With revenue from a new industry in mind, the country aims to catch up with some Caribbean neighbors.
For different reasons, the religious community and the hemp industry both want to tap the brakes on cannabis reform.
The Caribbean island nation has launched its medical cannabis industry, and now seeks to balance social costs with economic benefits in adopting further reforms.
A bill regulating both has already passed in the Senate and it is expected to sail through the Chamber of Deputies.
A parliamentary committee in Australia’s second most populous state has, after months of meetings and public comment, released a report calling for consideration of legal cannabis.
Voters may have warmed to the economic case for a new legal industry.
President Iván Duque issued a decree to lift a ban on cannabis flower exports, five years after medical cannabis became legal, and the industry sees opportunity.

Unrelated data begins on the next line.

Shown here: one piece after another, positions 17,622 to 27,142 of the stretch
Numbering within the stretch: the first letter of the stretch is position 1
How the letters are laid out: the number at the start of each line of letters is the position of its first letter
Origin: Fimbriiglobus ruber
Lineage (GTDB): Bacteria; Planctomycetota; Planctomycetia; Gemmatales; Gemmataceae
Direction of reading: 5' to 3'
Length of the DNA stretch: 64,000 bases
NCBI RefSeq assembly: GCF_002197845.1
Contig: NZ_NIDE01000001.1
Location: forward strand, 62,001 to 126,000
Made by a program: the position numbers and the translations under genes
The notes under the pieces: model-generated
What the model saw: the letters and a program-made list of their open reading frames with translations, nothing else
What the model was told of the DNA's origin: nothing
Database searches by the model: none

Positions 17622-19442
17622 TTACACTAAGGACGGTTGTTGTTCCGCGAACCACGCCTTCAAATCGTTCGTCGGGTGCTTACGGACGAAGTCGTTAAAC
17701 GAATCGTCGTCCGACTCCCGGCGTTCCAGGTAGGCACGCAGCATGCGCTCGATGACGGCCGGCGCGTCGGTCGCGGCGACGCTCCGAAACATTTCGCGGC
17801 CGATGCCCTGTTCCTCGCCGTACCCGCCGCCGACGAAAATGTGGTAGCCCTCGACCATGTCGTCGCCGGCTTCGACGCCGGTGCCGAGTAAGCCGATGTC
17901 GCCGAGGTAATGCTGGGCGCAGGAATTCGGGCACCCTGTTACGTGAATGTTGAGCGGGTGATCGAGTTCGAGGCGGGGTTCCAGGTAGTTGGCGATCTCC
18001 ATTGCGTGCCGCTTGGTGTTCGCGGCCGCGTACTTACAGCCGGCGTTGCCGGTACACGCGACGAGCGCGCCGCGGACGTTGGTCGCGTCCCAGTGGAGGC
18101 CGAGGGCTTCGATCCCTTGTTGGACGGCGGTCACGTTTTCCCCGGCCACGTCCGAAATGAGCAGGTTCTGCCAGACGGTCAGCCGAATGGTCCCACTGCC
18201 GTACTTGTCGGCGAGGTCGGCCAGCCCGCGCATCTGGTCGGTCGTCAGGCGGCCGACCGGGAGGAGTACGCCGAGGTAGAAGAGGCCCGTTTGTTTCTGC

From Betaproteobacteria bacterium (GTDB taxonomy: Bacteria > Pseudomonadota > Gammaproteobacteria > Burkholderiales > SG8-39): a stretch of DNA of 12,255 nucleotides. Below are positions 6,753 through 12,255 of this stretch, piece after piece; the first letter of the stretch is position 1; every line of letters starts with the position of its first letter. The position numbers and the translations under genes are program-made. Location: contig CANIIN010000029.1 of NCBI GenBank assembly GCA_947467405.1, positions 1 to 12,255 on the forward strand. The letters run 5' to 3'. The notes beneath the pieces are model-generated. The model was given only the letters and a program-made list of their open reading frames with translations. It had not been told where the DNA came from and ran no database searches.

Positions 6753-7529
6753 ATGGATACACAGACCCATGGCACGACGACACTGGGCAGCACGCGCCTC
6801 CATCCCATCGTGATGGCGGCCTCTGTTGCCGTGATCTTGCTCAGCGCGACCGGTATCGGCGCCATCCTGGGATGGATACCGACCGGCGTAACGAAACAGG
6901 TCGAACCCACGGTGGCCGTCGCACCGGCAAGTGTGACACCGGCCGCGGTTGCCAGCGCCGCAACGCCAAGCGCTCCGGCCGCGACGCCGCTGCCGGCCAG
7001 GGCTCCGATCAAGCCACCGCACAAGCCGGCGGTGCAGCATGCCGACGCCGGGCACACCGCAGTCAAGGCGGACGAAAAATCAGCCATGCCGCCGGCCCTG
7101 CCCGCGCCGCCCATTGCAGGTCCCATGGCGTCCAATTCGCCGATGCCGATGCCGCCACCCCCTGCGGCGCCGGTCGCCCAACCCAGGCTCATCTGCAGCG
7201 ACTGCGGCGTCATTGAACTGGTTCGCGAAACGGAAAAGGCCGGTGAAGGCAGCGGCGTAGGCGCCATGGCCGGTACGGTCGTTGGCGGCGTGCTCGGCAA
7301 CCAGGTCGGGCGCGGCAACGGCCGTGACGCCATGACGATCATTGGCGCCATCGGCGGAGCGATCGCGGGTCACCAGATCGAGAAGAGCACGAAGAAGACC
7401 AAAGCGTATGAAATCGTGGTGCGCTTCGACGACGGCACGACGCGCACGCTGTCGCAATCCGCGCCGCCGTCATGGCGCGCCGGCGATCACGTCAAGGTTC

The venture represents the first time a government in the Caribbean has entered the industry as an asset holder and investor.
In an historic vote, cannabis prohibition was deemed unconstitutional by Mexico’s Supreme Court.
An interview with the Prime Minister of Antigua and Barbuda, who is also the incoming Chair of CARICOM, the organization that strives for economic cooperation among its fifteen Caribbean members.
The report, which recommended a global ban on advertising, and addressed a rise in high-THC flower amid a decline in youth perceptions of harm, went deeper on cannabis trends than in prior years.
Lawmakers have released a report on a bill to legalize and regulate cannabis for medical, research, and religious purposes, with an eye toward export.
The event, focused on accreditation of the country’s cannabis industry, was held in advance of World Accreditation Day on June 9.
While some lawmakers are considering a special session, the Supreme Court could also take action.
The country’s five-year old medical cannabis program is slowly taking shape, and more robust reforms may be on the horizon.
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